In conversation with Art Monthly’s Chris McCormack, Susan Jones considers the implications for artists trying to make a living from art practices in an “impossible arts infrastructure”.
This presentation addresses the problematic conditions for artists’ practices and lives that define and confine their contributions to contemporary visual arts and society. The aim is to inform sectoral and political discussions on future remedial policy interventions, strategies and infrastructures that ameliorate barriers to artists’ multiple contributions and secure their social and economic status.
An independent review demonstrating the severe impacts of the pandemic on the social and economic circumstances of visual artists reveals the divergent perspectives at national and local levels in England about what artists and the arts are for, and on how and where future arts policy should be made and implemented.
Analysis of the plight of visual artists during Covid-19 illuminates the working conditions of a chronically under-examined sub-section of cultural labour. It demonstrates the severity of pandemic impacts on visual artists’ social and economic circumstances, including from inappropriate criteria for accessing government and Arts Council England emergency measures. A central concern is consideration of how arts policies might better acknowledge and account in future arts infrastructures for the distinctive, diverse social contributions of this workforce element. The commentary reveals a stark contrast between ambitions at national and local levels about what artists and the arts are for, and where and how arts policy should be made and implemented. It evidences an emerging grassroots appetite for a dramatic shift from current hierarchical patterns driven by national imperatives to nuanced, localised infrastructures that can ensure artists’ multiple talents and assets contribute fully to social and economic change for the better within communities.
The term artist-led organisation encompasses a diverse and complex range of artists’ activities and philosophical stances, including studio groups of all sizes, gallery spaces, groups concerned with community action, others focused on creating networks or increasing markets for their work, campaigning associations and practice-led artists’ collectives that generate collaborative art in public places.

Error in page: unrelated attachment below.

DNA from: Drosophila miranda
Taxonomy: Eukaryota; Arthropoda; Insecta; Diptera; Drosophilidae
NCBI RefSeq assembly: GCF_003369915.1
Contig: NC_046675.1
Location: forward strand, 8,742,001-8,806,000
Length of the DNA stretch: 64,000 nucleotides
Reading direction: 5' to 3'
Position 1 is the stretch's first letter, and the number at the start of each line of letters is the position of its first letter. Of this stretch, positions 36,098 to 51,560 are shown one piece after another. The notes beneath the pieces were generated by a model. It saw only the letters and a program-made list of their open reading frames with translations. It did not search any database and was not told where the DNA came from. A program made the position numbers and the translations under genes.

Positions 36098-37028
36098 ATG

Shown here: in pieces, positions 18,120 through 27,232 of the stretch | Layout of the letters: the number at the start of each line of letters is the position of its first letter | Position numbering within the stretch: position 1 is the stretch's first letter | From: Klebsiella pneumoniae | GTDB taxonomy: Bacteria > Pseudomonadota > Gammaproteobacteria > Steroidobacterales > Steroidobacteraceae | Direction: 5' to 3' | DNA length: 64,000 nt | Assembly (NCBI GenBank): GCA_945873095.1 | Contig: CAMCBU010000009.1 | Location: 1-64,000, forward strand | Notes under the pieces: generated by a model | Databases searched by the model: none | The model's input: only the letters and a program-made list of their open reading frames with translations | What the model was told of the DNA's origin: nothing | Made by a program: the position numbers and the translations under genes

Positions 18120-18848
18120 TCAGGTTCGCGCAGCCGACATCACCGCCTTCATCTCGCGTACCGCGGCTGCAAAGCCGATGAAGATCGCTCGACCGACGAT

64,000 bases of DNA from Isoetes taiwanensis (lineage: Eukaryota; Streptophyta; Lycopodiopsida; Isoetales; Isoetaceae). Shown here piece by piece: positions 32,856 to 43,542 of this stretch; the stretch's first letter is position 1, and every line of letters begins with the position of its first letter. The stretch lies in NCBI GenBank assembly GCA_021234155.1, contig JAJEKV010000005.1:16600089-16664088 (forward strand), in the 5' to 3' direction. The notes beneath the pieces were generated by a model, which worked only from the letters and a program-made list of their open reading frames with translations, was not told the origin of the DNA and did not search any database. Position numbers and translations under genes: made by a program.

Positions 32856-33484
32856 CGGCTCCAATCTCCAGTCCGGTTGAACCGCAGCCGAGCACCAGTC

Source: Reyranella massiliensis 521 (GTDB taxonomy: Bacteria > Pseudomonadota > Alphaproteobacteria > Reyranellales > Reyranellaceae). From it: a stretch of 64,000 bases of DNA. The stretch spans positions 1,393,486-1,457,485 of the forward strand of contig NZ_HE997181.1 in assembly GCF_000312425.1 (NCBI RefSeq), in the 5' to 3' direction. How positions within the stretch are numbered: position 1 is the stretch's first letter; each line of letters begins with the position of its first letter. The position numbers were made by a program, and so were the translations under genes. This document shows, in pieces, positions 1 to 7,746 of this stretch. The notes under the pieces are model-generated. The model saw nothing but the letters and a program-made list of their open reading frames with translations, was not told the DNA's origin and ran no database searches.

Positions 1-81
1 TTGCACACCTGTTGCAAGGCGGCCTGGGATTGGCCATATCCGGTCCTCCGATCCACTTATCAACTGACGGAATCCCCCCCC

A new qualitative, longitudinal study surprisingly demonstrates how the lives and artistic prospects of many visual artists improved in pandemic conditions and by doing so, provides clues to the infrastructural shifts needed to honour and sustain the talents and vibrancy of this diverse constituency in future.
‘Work and Social Justice in Art, Craft and Design’ with Dani Child, David Hesmondhalgh, Kylie Jarratt, Susan Jones and Jade Monserrat, convened by Dave Beech, Reader in Art and Marxism, University of the Arts London.
In the pandemic, government and Arts Council England built a defensive hedge around the most visible aspects of the arts infrastructure. Staffers in institutions got time, space and money to address fragile business models and secure their futures. However, the emergency arts funding schemes for freelance artists failed to address their artistic, emotional and livelihood needs.
A public conversation in November 2021 commissioned by Proforma for Desire Lines and facilitated by Chris Bailkoski brought together Jack Ky Tan and Susan Jones. Read extracts from this discussion that explored how misconceptions and imbalances in the arts ecology limit artists’ status, pay and livelihood chances and what needs to happen to ensure artists can live a flourishing life through art practices over a life cycle.
The exclusive and short-term emergency arts funding schemes from government and Arts Council England to freelance artists failed to address their livelihood needs, with the majority allowed to fall through the cracks. Early evidence from a longitudinal study surprisingly demonstrates that the lives and artistic prospects of many artists positively improved in pandemic conditions. This offers clues to the substantial shifts in arts infrastructures necessary to honour and sustain the talents and vibrancy of the diverse artists’ constituency in future.